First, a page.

Yoga and musical productions aren’t typical farm shop fare, but The Farm at Stratford-upon-Avon isn’t a typical farm shop.
The nine-acre site is home to a food hall with concessions including a chocolatier and butcher, restaurant, cookery school, house plant room, outdoor education programme, covered events space, kitchen garden and farm animals. In the past few weeks alone it has hosted events including yoga and pilates sessions, pop-up pottery classes, a makers’ market and a production of the ‘Beauty & the Beast’ musical.
The Farm has won a host of accolades, including being named one of the 30 best farm shops in Britain by The Times and winning the Midlands regional category of the Farm Shop & Deli Retailer of the Year Awards.
Just four years ago, the site was a derelict fruit farm that had once supplied Waitrose and the Mr Kipling brand. Its transformation by the Wells family goes back to when Charlie Wells, now The Farm’s marketing head, was at university.
“The business plan was part of my dissertation,” she explains. This plan has shaped The Farm’s sourcing policy, with vegetables for the restaurant grown on site and meat sourced locally. Minimal food miles and minimising or recycling waste are key.
“When we bought the site, we said we should make it a reality and turn it into this vision we had of a food hall: a destination; an experience that supported artisan producers and independent businesses.”
Getting permission to develop the green belt location wasn’t straightforward, however. Plans were rejected twice before the business got the go-ahead. It then took a year to redevelop the site, with Wells’ father, an engineer turned property developer, taking charge of building work.
Before opening The Farm’s doors, Wells reached out to the local community by attending parish council meetings.
“I introduced myself to say we are not a corporate business, we are a family business and we’re not building a massive Tesco,” she says. “We didn’t want to intrude. There is a village shop, and we didn’t want it to feel threatened.”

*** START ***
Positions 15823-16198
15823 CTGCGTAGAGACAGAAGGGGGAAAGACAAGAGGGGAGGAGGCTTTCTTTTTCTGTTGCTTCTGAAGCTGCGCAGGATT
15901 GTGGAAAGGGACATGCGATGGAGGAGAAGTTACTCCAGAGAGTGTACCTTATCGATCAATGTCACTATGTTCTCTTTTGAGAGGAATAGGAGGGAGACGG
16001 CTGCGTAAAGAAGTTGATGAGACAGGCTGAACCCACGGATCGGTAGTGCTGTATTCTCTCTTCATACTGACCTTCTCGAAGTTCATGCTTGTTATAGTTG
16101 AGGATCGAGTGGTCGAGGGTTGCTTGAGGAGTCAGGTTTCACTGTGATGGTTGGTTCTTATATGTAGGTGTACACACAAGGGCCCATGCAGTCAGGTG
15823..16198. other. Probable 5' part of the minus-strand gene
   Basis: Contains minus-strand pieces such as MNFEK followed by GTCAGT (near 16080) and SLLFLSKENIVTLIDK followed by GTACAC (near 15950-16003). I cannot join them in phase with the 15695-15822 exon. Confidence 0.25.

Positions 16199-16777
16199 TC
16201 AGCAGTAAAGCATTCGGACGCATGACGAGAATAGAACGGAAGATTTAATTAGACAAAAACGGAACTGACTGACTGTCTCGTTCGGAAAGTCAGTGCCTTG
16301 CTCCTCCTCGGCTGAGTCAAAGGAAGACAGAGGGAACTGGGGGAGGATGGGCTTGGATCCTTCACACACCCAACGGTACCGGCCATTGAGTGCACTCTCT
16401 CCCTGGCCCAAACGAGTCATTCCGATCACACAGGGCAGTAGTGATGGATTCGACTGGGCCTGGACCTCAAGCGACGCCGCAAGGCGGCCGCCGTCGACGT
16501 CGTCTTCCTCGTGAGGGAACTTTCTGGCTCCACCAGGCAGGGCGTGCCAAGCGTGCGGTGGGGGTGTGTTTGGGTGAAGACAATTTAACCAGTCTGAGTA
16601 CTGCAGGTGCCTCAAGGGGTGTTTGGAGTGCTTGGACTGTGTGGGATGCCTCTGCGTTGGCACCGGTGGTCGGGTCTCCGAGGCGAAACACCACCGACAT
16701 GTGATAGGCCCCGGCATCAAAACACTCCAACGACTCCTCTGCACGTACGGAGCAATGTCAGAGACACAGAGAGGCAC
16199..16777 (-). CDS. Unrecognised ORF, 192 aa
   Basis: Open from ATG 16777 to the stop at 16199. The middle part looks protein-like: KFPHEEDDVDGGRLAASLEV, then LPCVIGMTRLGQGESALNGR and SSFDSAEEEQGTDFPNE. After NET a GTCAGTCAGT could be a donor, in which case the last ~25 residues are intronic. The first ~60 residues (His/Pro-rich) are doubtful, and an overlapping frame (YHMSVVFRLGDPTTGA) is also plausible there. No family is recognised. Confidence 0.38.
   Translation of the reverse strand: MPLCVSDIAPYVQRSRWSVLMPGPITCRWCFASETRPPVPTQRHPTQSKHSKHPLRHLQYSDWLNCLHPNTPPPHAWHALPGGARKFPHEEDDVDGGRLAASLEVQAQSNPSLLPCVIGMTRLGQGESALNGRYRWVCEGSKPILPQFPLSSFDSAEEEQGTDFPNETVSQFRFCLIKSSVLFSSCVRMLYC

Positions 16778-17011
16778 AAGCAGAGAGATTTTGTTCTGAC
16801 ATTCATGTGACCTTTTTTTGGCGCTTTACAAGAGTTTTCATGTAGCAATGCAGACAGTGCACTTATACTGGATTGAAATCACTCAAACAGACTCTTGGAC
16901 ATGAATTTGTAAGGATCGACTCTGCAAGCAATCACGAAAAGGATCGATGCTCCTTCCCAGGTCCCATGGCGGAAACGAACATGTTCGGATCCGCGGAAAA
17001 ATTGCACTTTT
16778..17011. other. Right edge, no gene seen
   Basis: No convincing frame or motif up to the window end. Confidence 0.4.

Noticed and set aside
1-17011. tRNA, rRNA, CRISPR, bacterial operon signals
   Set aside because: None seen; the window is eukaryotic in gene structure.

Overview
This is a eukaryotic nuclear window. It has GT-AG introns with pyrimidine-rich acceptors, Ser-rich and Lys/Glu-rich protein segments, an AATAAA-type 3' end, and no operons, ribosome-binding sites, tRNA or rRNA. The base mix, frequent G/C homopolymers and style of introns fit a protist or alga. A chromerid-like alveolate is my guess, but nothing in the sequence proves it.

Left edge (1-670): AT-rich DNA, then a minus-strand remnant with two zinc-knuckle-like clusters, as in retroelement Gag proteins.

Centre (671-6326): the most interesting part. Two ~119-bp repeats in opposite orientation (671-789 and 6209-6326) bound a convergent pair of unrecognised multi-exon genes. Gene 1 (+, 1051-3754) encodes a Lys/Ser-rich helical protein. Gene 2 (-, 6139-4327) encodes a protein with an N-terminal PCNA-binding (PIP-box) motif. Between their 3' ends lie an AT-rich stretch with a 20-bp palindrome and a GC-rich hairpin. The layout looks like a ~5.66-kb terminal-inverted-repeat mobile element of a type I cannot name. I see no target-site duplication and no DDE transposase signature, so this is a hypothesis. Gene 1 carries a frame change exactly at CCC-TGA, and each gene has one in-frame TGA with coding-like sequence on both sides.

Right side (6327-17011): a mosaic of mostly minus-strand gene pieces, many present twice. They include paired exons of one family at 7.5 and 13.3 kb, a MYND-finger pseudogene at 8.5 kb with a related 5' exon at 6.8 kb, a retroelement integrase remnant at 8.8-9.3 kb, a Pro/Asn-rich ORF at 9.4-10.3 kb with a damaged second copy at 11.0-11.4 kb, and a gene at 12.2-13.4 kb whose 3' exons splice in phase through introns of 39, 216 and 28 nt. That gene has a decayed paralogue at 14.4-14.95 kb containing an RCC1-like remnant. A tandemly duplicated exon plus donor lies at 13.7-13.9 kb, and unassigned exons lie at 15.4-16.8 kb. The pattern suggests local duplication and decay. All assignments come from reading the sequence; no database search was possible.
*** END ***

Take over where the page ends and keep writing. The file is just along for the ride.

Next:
The Farm began trading in April 2019. Just 11 months later, it was forced to close its doors by the pandemic. “I thought that was the end,” says Wells. “We had 120 people booked in the restaurant for Mothers’ Day. It was the first big booking we had taken.”
After the initial shock. the business realised the farm shop would be essential to the local community. Temporarily closing the store for five days, the team rapidly built an e-commerce website to offer click & collect service and home deliveries. A one-way system was introduced in the reopened shop, along with a limit on the number of customers allowed at a time.
“It was unbelievable when we reopened,” says Wells. “It was like a sea of people and they were so grateful. I think the best compliment we received was that they felt safe to visit us.”
Like many businesses in the specialist food market, a close relationship with suppliers helped maintain stock levels in the early days of Covid, when supermarkets struggled. The pandemic has also made those relationships stronger, adds Wells.
“We use a lot of small, artisan suppliers who needed to keep their businesses open to survive – they needed us and we needed them. We made sure we kept the communication going and the pandemic has brought us closer together.”